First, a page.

The (hiring) truth is out there

Truth is out thereNo mat­ter how much infor­ma­tion you have, it seems like it’s nev­er enough. Case in point: remem­ber 2021 and the first half of 2022? Cer­tain , such as Big Tech and online retail­ers, went on hir­ing sprees. Folks in the job board were cer­tain­ly hap­py enough – after the dip in hir­ing due to 2020’s COVID emer­gence, we were ready for some good news. Hir­ing for ware­house, health care, and tech went through the roof.

The rea­sons for the hir­ing explo­sion were out there, if not always obvi­ous. With much of the locked down (even after the ini­tial reac­tion to COVID), peo­ple turned to their com­put­ers as an alter­na­tive to buy­ing things in per­son. Ware­hous­es and sup­pli­ers raced to keep up. In oth­er words, demand for deliv­ered went up. At the same time, work­ers need­ed to fill those pur­chas­es were scarce – after all, many were locked down or unwill­ing to go to a poten­tial­ly haz­ardous work­place. And what of the health work­ers on the front line? They were over­worked, burn­ing out, and also becom­ing sick. Against this back­drop, tech giants like Face­book and Ama­zon were snap­ping up work­ers as quick­ly as they could, react­ing to what they hoped was a per­ma­nent increase in demand.

Even as this was hap­pen­ing, the infor­ma­tion for what might come next was out there. If there was a short­age of work­ers, their labor became more valu­able, right? Employ­ers had to pay more. They even had to com­pete for work­ers (and it quick­ly became appar­ent that many employ­ers had for­got­ten how to com­pete for work­ers!). At the same time, the dan­ger COVID posed to work­ers made some jobs unde­sir­able at any wage – wit­ness the ongo­ing exit of health care work­ers from their indus­try. And – hav­ing been forced to work from – oth­er work­ers came to sev­er­al real­iza­tions: a) their job did­n’t nec­es­sar­i­ly require  into an office; and b) they did­n’t nec­es­sar­i­ly like going into an office. When thou­sands of work­ers have the same expe­ri­ences and real­iza­tions – well, you have some changes in the work­force. Employ­ers can either ignore the changes (i.e., retrench and hope for a return to the ‘good old days’) or they can ’embrace the change’.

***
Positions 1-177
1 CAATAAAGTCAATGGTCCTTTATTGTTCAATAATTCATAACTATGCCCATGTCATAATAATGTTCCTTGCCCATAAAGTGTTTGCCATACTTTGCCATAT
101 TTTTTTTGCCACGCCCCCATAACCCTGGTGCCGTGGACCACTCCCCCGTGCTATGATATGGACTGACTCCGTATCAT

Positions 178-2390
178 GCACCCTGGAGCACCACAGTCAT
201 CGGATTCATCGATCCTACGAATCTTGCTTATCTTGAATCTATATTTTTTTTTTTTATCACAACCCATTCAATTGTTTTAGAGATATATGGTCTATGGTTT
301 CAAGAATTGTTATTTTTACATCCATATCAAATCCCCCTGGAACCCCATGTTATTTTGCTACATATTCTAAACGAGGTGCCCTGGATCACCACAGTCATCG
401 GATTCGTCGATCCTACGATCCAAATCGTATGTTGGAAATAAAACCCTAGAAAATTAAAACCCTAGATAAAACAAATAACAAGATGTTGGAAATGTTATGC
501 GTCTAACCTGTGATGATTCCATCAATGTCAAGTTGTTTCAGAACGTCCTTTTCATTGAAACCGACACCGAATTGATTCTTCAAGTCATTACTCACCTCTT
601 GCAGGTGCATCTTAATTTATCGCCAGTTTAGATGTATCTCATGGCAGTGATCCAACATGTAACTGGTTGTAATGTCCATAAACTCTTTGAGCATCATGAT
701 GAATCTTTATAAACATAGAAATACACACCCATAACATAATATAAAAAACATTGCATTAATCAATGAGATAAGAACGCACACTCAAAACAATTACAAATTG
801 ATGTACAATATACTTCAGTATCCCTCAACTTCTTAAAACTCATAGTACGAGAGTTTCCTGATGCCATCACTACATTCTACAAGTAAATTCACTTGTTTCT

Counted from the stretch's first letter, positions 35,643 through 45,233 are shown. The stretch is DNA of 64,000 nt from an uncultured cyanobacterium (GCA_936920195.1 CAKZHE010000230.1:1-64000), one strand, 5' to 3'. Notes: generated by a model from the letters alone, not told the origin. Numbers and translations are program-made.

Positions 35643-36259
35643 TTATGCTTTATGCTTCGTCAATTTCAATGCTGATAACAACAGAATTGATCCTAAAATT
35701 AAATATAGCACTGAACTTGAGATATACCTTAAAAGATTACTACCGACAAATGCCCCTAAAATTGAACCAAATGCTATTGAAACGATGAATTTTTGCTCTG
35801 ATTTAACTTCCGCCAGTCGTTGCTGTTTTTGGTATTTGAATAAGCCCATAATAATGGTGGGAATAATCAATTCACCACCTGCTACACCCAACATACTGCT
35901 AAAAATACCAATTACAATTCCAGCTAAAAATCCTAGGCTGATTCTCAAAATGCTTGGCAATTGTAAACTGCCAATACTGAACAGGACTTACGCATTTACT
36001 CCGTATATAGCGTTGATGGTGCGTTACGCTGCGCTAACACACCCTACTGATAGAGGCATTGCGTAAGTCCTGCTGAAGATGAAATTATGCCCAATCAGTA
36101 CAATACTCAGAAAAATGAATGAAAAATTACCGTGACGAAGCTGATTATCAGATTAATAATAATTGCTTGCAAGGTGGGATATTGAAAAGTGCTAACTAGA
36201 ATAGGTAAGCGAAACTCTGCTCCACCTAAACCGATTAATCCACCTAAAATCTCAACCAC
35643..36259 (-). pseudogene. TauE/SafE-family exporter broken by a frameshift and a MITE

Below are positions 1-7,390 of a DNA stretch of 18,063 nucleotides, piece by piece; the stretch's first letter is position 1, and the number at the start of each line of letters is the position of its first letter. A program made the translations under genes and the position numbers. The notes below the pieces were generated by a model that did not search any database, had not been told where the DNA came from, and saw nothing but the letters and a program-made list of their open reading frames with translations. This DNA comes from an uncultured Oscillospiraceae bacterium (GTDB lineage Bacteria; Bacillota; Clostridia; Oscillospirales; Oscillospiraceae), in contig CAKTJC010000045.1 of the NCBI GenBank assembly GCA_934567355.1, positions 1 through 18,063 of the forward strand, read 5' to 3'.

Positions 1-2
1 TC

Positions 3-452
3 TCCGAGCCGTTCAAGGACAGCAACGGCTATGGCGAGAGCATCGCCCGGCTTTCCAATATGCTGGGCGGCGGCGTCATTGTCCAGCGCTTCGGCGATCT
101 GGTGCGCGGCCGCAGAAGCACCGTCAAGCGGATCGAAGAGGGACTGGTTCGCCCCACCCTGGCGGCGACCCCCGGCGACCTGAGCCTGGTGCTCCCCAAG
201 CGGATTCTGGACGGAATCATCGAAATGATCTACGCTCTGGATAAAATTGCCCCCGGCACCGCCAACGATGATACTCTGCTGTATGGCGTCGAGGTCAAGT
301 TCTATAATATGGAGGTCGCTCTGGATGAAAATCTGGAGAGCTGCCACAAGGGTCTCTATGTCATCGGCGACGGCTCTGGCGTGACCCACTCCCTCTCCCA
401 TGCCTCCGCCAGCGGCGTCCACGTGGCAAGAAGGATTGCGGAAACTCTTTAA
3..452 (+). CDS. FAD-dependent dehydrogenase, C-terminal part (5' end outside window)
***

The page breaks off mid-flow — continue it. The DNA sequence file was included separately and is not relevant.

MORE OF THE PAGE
In the midst of this sit the job boards and recruit­ment mar­ket­ing plat­forms. They are try­ing to meet both the present need for work­ers that may be mov­ing from one indus­try to anoth­er – and the future need for work­ers that will con­tin­ue to fuel exist­ing . So what does the avail­able infor­ma­tion tell us that job boards should do?

  • If you’re in a mar­ket that favors remote work: Job boards focused on tech, online retail, bank­ing, and oth­er ver­ti­cals that are lean­ing into remote work should be mod­i­fy­ing their can­di­date acqui­si­tion plans to reach can­di­dates that are tran­si­tion­ing into remote work from oth­er indus­tries.
  • If you’re in a mar­ket hit hard by a shrink­ing work­force: Job boards focused on health care, man­u­fac­tur­ing, and oth­er ver­ti­cals that are los­ing work­ers should dou­ble down on part­ner­ships with schools and train­ing pro­grams that are bring­ing new can­di­dates into the mar­ket.
  • If you’re in a mar­ket that seems sta­ble: Job boards focused on so-called sta­ble ver­ti­cals, such as sales, mar­ket­ing, legal, and so on, should not assume that things will remain sta­ble. a look at both the long term growth in employ­ers, and the num­ber of can­di­dates enter­ing your ver­ti­cal. Sta­bil­i­ty can be deceiv­ing!

Remem­ber – big changes often hap­pen slow­ly at first, and then all at once. To be pre­pared for sud­den change, pay atten­tion to slow and incre­men­tal change! And remem­ber – the infor­ma­tion (and ) is out there.

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